Two months ago we called DirecTV to inquire about possible internet service bundles with our current DTV service. After asking what seemed like all the right questions, they responded with: “Your option is HughesNet...” and then laid out the pricing. Seemed harmless enough, so I trusted DTV and set up the installation.
The installers came out and put the additional dish on my house right next to the DTV dish, punched a couple of holes in my wall and installed the service. Overall, they were fine. Friendly, if quiet.
Three weeks passed and, while it was noticeably slower than our previous service, we hadn’t had any issues. Then everything started going REALLY slow. This went on for a few days and I finally called HughesNet support to see what the issue was. This is when I found out that there was nothing wrong with my equipment, but that we had exceeded our monthly data allowance. 25 days into our service, and the technician I was speaking to was the FIRST person to tell me about the 10GB allowance. Needless to say, I wasn’t thrilled with either company for glossing over this little detail. However, I thought to myself “if it took us 25 days to go through 10GB...?” so when he talked me into upgrading to 15GB for no extra charge, I though it sounded like a reasonable plan. After all, even if that didn’t work, there was still a 50GB plan lurking in the background. If I couldn’t get 15GB to work over the course of a month, surely 50GB would be just fine, right? He upgraded me to 15GB, gave me a few complimentary “tokens” and we were back up and running.
Well, we burned through the 15GB in less than a week.
By the time it was clear that the 15 GB wasn’t going to work either, I called for a second time. This time, with the specific intent to cancel. Only to find out that I had missed the 1 month trial period by 2 days. So - and I think you know where this is going – I was now locked into my contract and could only get out of it by paying the $400 ETF. Which, had I any indication that we were going to go through 15GB of data in less than a week, I would have GLADLY avoided and canceled during that first call a week earlier. Needless to say, with canceling suddenly off the table due to a ridiculous fee, the technician offered another upgrade to the 50GB plan. I was skeptical, but after a long conversation, she and I both hoped against hope that the 50GB plan would be sufficient for us. It wasn’t.
Less than 2 weeks into our current cycle (month 2 of my lovely 24 month contract) we ran out of data again. All 50GB. Gone.
It is abundantly clear – now – that this service does not meet the needs for my family. To this day, I have no idea how we made it 3 weeks on 10 GB that first month. Unlike some customers I’ve seen, we actually do have the option for cable, etc., but I foolishly trusted DirecTV and now I get to check email at 0.12 Mbs for half the month and tell my kids they have to wait to Skype with Nana and Poppy until the 1st.
Now, would either of you like to ask for help?Unless there is some avenue that I'm missing to get out of this contract, I believe the phone CS folks have exhausted all of my "options."
- more devices are capable of connecting to the internet: phones, tablets, gaming consoles, SmartTVs, and even refrigerators can connect wirelessly to the internet. Keep track of what devices you leave running on Wi-Fi.
- automatic-updates: your computer and any other programs you use will often keep working in the background, even if you're not actively using that program, in order to keep your system/program up-to-date. Anti-virus programs will periodically use your internet connection to check back with their malware database for any updates. You should have an option to turn off auto-updates and/or schedule them for a later time.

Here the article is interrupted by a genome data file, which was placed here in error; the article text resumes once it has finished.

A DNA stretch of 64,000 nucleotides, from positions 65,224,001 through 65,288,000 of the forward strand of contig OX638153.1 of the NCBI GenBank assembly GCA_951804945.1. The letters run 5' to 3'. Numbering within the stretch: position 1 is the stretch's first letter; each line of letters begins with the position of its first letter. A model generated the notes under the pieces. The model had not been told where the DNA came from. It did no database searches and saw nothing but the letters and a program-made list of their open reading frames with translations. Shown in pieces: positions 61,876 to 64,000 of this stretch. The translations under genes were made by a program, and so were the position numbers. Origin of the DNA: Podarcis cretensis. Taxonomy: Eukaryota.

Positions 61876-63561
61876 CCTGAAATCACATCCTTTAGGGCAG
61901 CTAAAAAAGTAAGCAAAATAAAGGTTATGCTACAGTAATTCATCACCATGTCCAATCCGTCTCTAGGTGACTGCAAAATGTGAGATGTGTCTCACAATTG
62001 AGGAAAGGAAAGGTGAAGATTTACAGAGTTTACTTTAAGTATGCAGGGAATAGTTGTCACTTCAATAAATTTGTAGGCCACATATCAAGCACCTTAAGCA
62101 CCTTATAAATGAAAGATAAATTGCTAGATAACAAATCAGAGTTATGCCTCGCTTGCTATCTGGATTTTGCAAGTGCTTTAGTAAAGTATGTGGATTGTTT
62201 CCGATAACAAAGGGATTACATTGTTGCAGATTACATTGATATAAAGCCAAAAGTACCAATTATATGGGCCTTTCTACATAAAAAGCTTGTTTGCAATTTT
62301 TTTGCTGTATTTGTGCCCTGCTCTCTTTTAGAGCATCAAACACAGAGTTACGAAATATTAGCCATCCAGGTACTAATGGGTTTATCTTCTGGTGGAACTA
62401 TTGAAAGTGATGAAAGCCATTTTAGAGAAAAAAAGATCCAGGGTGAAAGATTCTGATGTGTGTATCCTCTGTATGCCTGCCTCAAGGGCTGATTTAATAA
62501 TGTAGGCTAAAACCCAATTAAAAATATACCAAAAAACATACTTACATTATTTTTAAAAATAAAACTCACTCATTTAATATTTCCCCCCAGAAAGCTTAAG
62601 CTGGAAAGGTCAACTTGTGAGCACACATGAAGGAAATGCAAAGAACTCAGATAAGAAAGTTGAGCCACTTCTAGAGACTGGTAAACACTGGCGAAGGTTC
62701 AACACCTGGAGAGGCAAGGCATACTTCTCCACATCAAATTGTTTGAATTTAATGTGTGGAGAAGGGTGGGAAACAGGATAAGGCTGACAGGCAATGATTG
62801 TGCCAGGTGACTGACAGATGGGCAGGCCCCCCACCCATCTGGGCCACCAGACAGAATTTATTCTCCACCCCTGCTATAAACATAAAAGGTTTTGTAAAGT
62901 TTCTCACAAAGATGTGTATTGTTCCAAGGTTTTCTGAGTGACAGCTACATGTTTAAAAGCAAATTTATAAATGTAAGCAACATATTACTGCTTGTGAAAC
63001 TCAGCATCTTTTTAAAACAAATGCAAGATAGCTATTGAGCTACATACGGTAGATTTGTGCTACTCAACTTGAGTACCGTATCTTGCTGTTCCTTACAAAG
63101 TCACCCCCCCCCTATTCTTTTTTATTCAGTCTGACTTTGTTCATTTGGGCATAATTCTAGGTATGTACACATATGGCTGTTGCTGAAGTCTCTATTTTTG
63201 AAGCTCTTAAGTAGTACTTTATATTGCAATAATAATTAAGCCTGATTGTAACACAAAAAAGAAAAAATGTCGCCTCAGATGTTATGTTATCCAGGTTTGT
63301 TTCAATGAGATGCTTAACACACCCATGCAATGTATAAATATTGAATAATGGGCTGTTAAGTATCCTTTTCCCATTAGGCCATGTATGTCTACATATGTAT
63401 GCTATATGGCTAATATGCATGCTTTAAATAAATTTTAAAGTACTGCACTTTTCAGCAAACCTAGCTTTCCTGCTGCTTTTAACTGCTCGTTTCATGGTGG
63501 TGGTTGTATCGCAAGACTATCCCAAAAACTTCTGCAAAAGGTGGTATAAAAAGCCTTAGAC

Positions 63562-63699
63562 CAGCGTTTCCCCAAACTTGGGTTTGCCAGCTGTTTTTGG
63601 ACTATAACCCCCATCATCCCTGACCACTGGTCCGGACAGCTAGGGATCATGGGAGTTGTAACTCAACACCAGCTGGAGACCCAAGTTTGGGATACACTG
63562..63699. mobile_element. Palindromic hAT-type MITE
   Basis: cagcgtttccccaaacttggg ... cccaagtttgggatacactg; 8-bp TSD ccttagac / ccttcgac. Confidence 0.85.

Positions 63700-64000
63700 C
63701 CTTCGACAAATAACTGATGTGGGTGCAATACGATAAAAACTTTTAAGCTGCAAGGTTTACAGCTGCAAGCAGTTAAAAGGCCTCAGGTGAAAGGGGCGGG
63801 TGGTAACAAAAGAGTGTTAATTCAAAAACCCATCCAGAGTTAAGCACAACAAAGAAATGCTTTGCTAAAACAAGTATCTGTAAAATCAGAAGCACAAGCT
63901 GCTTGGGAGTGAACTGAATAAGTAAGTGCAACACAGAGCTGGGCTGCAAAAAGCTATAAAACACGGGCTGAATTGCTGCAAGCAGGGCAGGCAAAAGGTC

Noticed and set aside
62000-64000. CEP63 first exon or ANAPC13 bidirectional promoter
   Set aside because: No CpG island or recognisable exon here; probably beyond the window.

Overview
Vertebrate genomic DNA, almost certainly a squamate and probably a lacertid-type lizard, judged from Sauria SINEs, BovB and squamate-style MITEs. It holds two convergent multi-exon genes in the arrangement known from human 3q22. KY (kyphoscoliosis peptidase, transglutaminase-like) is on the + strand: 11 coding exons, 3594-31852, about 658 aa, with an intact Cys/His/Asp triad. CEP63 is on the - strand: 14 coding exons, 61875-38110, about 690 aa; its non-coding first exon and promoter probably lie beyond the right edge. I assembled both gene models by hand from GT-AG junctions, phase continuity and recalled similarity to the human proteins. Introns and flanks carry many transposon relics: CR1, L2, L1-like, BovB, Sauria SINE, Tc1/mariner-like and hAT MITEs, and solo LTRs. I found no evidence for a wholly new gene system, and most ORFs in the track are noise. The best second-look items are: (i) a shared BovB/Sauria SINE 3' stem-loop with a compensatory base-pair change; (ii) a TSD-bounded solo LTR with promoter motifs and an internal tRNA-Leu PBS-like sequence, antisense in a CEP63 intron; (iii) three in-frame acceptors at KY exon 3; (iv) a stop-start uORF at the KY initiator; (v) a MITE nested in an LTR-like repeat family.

- multimedia content: Netflix, Hulu, YouTube, Facebook, Tumblr, Instagram, news sites, and other websites will contain videos, animated gifs, and sound clips that may start playing as soon as you land on the site. So much content, so easily available almost everywhere on the internet. For starters, try disabling auto-play video on Facebook:
or adjusting your Netflix playback quality to SD: https://help.netflix.com/en/node/87
- more data sources can be found here, as posted by a fellow community member: https://community.myhughesnet.com/hughesnet/topics/data-usage-sources-common-and-not-so-common
The most important tool to download is the Status Meter, available in the Customer Support Center, to help you monitor your data usage: supportcenter.myhughesnet.com
Your cooperation and patience are greatly appreciated. We look forward to hearing back from you.
First thing is to realize that with satellite internet and metered data services managing data is a part of the process.Realizing this "First thing" would have steered me far far away from this service. Again, none of this was made clear by my initial calls with DTV or the installation process. So, while I appreciate your transparency on this issue, it's too late to do me any good.
I'm surprised about this statement, "This is when I found out that there was nothing wrong with my equipment, but that we had exceeded our monthly data allowance. 25 days into our service, and the technician I was speaking to was the FIRST person to tell me about the 10GB allowance." .Again, I mostly blame DirecTV for this. Their bundle rep gave me ONE option for service. And at the end of the rather lengthy call, she speed-read through a script that I am sure, somewhere, included the data allowance details, but she never once explained what it meant or stopped to make sure this was going to be sufficient for us. I've filed a complaint with them about this interaction, but of course, they say it's a Hughes issue. To my recollection, no where in the installation follow up call or process did anyone mention the allowance. The installer did say once, "It's not a fast as Comcast, but it gets the job done." That was it.